What if Abraham Lincoln Had Been A Critical Theorist?

(Lincoln, 1863; Minn, 2011)

Abraham Lincoln
Abraham Lincoln

Within a comparatively limited temporal and spatial domain, this nation-state transformed a hegemonic praxis based on a conceptualization of the primacy of human agency, contingent on a generalized normalization of rights and capabilities among a class- and gender-defined bourgeoisie.

In light of the violence and contestation of the past two years, a discourse has arisen over the persistence of this specific set of ideologically-based relations. Within the spatial context of this contestation, this ecological space will remain unevenly-developed for the social practice of fetishizing individual suffering as a vicarious justification for continued collective hegemony. This practice fits within the normative, Judeo-Christian discourse that has been dominant since of the inception of this nation-state (Jefferson, 1776).

However, closer examination of this practice reveals a contradiction between the inevitable manifestations of the underlying ideology and the structures supporting the consumptive imperative, producing a collective sense of inadequacy that drives a positive feedback loop. While this particular contribution to the literature is temporally contextualized and constrained, and will have little effect on the larger structures of globalization, it represents a specific disursive instance that will fit within a larger teleological framework, as well as a culturally-persistent artifact of the periodic crises of capitalism.

Indeed, the feedback loop mandates continued surrender of individual agency to the service of the growth imperative, in response to discourses that fetishize previous struggles between competing tribal alliances. Thus, within a statist praxis, the theologically-framed discursive productions of the illusion of agency can persist within the constraints of the dialectic between socially-produced institutions as a multi-generational project, ad infinitum.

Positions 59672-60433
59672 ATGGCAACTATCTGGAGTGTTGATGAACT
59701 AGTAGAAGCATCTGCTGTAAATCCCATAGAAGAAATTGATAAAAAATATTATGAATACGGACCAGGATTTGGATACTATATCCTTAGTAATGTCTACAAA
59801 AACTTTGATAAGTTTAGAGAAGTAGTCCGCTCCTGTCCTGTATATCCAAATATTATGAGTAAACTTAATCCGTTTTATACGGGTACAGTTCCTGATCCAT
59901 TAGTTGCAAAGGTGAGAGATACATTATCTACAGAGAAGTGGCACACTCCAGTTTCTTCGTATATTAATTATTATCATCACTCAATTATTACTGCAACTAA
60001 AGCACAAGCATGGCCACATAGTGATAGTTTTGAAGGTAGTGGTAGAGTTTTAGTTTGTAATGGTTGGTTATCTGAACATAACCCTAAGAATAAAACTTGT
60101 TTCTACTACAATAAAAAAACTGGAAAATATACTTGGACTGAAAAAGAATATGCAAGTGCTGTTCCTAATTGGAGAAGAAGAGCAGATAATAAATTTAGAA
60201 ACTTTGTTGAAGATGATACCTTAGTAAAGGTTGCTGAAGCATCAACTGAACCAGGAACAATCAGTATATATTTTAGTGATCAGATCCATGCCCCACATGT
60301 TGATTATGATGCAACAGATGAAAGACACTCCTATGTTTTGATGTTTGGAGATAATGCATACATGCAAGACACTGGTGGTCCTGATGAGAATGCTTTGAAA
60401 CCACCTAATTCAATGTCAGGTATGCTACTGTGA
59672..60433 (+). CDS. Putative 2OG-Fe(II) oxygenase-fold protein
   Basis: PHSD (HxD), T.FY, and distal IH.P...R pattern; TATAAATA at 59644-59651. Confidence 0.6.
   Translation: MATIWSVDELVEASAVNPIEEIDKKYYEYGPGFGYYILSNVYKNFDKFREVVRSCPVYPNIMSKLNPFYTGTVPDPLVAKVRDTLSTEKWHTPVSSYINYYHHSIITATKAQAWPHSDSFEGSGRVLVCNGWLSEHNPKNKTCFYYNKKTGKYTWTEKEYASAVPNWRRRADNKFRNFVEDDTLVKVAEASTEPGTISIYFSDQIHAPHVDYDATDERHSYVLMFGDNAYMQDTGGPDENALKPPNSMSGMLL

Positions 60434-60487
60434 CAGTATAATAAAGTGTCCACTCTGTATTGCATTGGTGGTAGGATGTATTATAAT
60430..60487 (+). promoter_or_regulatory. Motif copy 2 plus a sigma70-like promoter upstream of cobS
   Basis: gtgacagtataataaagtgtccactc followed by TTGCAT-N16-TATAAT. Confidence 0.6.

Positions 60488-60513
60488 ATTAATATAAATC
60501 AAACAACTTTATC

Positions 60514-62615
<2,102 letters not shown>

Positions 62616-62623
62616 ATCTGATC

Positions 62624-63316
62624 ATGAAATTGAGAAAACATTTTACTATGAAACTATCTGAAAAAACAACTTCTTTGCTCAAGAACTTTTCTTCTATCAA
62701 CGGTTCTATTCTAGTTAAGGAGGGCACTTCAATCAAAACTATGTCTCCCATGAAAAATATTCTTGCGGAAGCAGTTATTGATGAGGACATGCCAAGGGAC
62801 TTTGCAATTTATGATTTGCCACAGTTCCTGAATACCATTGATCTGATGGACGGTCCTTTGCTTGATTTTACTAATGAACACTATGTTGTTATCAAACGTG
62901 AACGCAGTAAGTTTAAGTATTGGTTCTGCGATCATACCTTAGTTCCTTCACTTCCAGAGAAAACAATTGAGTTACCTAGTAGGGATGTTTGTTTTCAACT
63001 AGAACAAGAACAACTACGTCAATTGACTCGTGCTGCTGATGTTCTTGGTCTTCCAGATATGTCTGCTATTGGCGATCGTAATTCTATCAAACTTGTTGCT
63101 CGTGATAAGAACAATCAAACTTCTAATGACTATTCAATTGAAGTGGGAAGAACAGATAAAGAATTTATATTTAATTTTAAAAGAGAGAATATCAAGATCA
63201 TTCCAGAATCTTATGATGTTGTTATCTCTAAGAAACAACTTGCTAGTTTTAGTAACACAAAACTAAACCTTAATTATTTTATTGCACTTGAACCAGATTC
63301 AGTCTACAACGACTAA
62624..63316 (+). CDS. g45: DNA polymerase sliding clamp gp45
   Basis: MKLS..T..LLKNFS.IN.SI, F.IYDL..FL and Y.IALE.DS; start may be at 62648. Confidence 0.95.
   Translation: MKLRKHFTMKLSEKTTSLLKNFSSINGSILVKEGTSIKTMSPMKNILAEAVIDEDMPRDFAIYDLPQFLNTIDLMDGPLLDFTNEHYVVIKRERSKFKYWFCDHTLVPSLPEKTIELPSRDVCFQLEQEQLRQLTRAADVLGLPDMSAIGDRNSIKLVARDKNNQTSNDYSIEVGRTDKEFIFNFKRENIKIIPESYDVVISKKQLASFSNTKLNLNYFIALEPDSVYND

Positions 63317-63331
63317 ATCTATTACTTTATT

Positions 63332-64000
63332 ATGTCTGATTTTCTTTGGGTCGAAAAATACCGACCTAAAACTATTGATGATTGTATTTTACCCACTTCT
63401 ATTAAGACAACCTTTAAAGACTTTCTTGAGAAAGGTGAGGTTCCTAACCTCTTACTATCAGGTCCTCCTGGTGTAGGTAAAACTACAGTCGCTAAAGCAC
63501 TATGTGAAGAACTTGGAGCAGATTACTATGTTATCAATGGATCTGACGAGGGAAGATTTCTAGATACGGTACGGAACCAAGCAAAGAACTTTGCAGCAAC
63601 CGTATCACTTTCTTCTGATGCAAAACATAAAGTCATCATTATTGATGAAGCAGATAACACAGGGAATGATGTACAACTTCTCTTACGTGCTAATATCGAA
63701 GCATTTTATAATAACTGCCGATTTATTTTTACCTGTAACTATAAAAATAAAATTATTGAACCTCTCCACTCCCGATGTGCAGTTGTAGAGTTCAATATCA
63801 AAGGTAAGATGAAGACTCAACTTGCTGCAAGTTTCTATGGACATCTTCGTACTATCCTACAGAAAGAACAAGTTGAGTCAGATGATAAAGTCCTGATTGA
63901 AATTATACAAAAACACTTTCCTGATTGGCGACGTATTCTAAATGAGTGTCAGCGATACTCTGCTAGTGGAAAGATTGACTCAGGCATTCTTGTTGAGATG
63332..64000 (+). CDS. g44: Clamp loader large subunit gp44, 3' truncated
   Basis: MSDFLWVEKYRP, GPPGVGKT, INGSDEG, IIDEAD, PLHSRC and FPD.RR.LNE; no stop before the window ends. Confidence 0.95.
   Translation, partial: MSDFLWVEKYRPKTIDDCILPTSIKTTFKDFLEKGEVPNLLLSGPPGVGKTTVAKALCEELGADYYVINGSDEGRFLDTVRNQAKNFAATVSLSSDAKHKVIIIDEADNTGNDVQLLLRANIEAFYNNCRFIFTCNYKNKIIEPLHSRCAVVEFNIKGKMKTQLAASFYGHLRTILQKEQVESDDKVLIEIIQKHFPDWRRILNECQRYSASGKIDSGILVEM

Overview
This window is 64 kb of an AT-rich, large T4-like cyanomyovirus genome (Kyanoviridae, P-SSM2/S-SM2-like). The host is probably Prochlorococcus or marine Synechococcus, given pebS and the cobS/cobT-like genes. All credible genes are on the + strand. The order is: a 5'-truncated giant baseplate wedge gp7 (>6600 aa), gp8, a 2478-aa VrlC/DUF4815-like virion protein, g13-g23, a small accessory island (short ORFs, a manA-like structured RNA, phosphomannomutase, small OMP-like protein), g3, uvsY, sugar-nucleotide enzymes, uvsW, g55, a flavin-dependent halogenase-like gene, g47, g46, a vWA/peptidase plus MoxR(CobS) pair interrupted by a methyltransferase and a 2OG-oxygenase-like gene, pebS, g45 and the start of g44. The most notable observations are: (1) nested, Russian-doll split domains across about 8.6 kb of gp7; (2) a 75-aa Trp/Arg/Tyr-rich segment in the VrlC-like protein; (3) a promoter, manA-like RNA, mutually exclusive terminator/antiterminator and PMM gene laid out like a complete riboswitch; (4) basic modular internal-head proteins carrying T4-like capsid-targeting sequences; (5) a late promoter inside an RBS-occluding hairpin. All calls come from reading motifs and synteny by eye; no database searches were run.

Translated back into the vernacular...

Four score and seven years ago our fathers brought forth on this continent, a new nation, conceived in Liberty, and dedicated to the proposition that all men are created equal.

Now we are engaged in a great civil war, testing whether that nation, or any nation so conceived and so dedicated, can long endure. We are met on a great battle-field of that war. We have come to dedicate a portion of that field, as a final resting place for those who here gave their lives that that nation might live. It is altogether fitting and proper that we should do this.

But, in a larger sense, we can not dedicate - we can not consecrate - we can not hallow - this ground. The brave men, living and dead, who struggled here, have consecrated it, far above our poor power to add or detract. The world will little note, nor long remember what we say here, but it can never forget what they did here. It is for us the living, rather, to be dedicated here to the unfinished work which they who fought here have thus far so nobly advanced. It is rather for us to be here dedicated to the great task remaining before us - that from these honored dead we take increased devotion to that cause for which they gave the last full measure of devotion - that we here highly resolve that these dead shall not have died in vain - that this nation, under God, shall have a new birth of freedom - and that government of the people, by the people, for the people, shall not perish from the earth.

Rev 2 July 2011